The flexible nature of the new Interpolis workspace permeated the company’s culture. Employees didn’t have to clock in and out or feel pressure to sit or stand in one place all day. The motto of the company: “As long as the work gets done.”
“Today’s most effective management styles are built on trust and autonomy rather than on command and control. Physical space, then, can reinforce or contradict these efforts,” says my colleague Claire Rowell, senior lead of applied research and cultureOS at WeWork. “For example, if your employees feel pressure to sit or stand in one location all day, every day, they may start to wonder, “Does my employer value me based on my performance or my presence in the office?”
This way of working is very different from a traditional workplace. “Traditional” could mean cube-farm to some; to others, it could mean open-plan desks—but in any case, it means “inflexibility.” “The traditional office layout no longer makes sense,” says Rowell. “Employees perform at their best when companies empower them to work when, where, and how they want to.”
This is why 45 percent of real estate executives anticipate migrating to an activity-based workspace curated for employee effectiveness and future design flexibility, according to the CBRE Americas Occupier Survey 2018.
Going from traditional to ABW requires a change in mindset
ABW challenges company leaders to ask: “What do people, regardless of their job title and expertise, need?” Then, they need to trust and empower their employees to use whichever spaces they see fit for as long as they need. To get to that point, many companies need to make a cultural shift.
“The biggest stumbling block we have is getting people out of the mindset of the traditional work culture they’ve experienced in the past,” says Luigi Sciabarrasi, senior vice president and global real estate lead at AECOM, a multinational firm that designs, builds, finances, and operates infrastructure assets for governments, businesses, and organizations.
Getting everyone on board with a new work style, or any flexible work environment, requires a combination of education, IT investment, and employee input. AECOM uses pre-project surveys to find out how employees work and which tools they need and don’t have in order to continually listen and improve their offerings.
The power of changing mindset and spatial design together
With ABW, shifting mindsets is a crucial part of change. As such, responsibility for adapting to a changing workplace has been placed mainly on the people within the space itself. However, it’s important to note that success in the workplace of the future hinges on a balance of people and space adapting and evolving together. Rather than seeing space as static, or unchanging, the opportunity lies in seeing it as flexible, nimble, and adaptable.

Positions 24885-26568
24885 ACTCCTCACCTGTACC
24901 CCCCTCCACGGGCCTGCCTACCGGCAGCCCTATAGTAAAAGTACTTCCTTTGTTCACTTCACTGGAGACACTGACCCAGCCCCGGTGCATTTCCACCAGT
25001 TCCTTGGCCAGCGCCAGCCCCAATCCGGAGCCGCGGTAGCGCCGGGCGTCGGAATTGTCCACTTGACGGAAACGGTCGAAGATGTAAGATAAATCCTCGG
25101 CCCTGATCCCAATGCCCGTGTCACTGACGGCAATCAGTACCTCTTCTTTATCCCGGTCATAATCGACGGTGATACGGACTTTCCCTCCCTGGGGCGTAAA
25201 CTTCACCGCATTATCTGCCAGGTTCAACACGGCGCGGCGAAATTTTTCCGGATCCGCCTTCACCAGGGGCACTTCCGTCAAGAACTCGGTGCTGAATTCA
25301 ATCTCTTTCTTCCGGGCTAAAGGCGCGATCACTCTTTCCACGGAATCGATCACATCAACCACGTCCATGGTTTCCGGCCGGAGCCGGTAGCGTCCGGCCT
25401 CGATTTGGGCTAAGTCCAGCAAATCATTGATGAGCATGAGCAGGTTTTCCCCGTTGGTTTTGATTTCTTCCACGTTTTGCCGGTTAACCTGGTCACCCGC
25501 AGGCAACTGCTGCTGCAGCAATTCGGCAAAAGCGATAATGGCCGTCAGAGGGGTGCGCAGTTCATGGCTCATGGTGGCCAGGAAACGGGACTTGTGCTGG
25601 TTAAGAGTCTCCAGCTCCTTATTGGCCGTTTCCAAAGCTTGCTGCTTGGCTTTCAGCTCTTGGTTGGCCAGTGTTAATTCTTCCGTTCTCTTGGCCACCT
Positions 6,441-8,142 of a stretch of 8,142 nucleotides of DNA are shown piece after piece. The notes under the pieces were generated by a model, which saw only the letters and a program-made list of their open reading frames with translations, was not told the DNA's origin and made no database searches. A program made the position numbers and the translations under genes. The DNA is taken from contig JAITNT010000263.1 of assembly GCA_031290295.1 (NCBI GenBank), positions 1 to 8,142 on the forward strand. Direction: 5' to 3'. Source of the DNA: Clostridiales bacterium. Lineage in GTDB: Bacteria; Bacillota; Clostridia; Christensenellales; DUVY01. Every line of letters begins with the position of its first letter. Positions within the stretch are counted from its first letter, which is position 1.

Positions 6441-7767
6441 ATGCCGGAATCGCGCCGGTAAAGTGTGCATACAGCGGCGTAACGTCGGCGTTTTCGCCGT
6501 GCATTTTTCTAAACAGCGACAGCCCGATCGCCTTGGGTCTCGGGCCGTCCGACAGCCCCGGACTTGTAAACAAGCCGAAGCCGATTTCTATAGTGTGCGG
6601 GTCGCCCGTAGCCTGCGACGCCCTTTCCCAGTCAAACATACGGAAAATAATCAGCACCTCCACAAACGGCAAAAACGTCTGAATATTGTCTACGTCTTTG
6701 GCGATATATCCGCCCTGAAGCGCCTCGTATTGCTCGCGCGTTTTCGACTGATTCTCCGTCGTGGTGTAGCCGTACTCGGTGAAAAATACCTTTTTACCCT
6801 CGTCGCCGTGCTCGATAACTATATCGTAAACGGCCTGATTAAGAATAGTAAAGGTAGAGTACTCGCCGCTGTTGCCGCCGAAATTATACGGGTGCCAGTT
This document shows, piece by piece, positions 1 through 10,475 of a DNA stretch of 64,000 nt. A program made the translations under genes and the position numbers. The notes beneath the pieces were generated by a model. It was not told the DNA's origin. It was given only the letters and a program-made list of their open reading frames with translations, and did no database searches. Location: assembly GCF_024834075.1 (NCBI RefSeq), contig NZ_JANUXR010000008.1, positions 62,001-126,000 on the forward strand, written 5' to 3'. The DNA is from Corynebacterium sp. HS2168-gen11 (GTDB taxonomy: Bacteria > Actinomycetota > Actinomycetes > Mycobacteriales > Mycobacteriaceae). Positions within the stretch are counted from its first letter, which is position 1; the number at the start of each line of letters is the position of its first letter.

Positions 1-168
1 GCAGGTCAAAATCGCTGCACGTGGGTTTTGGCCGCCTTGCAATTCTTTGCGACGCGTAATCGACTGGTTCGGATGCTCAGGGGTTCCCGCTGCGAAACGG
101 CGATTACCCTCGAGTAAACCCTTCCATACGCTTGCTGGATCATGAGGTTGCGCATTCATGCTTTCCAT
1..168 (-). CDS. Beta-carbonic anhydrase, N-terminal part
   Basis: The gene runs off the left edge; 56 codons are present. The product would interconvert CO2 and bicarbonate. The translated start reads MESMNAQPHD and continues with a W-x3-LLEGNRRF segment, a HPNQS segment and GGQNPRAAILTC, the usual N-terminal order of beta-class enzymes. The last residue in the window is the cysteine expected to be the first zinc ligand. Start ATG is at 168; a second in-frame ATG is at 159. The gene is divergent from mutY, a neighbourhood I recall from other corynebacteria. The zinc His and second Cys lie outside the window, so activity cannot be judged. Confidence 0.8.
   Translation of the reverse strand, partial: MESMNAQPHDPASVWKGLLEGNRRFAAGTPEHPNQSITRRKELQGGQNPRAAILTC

This mindset also parallels the future of real estate. “Why take on a 15-year traditional lease when head count is rarely planned for more than three years out?” asks John Lewis, head of global real estate advisory at WeWork. “By embracing agility, WeWork is disrupting the traditional model. We’re looking at real estate as a liquid, not a static, asset.”
In the past, with more traditional real estate options, the emphasis was often on the front-end of designing, building, and logistics of a new workspace. Once a company actually signs on the dotted line and moves in, any changes (whether it was the lease term or the design of the space itself) are not easy to implement in a more traditional model. Ironically, it was only possible to understand how the design and functionality of the space itself was affecting employees after they’d fully settled in. With a traditional model, it could be upward of 10, even 20 years before design changes can be fully enacted without hindering business as usual.
The ability to fully embrace and leverage change on both a real estate and experience design level has the potential to restructure the very core of how companies approach their workplaces. In other words, we’re getting closer and closer to a more human-centric workplace for employees while simultaneously benefiting the company’s bottom line. It’s a win-win.
The future of work is flexible and people-centric
Applied correctly, ABW offers a way for employees and employers to improve efficiency and productivity in the workplace, and show how flexible and adaptable it can be. Talent is becoming more global and mobile than ever, and it’s important for the workplace to adapt and grow with the trend.
ABW is an exciting opportunity for our teams here at WeWork. It allows us to combine the powers of space, design, and research to continue pushing forward to uncover deeper truths about what is essential for people in workplaces around the world. We’re making it our responsibility, now, to get to the work of making work better for everyone.
Corinne Murray is the activity-based working and change expert at WeWork, where she develops and tests new concepts that unlock greater potential and better experience for her colleagues and clients. With a background in religious philosophy, Corinne is committed to understanding and facilitating the evolution of the relationship between space, design, people, and culture. Prior to WeWork, Corinne helped advocate for people and systems for Gensler, American Express, and CBRE.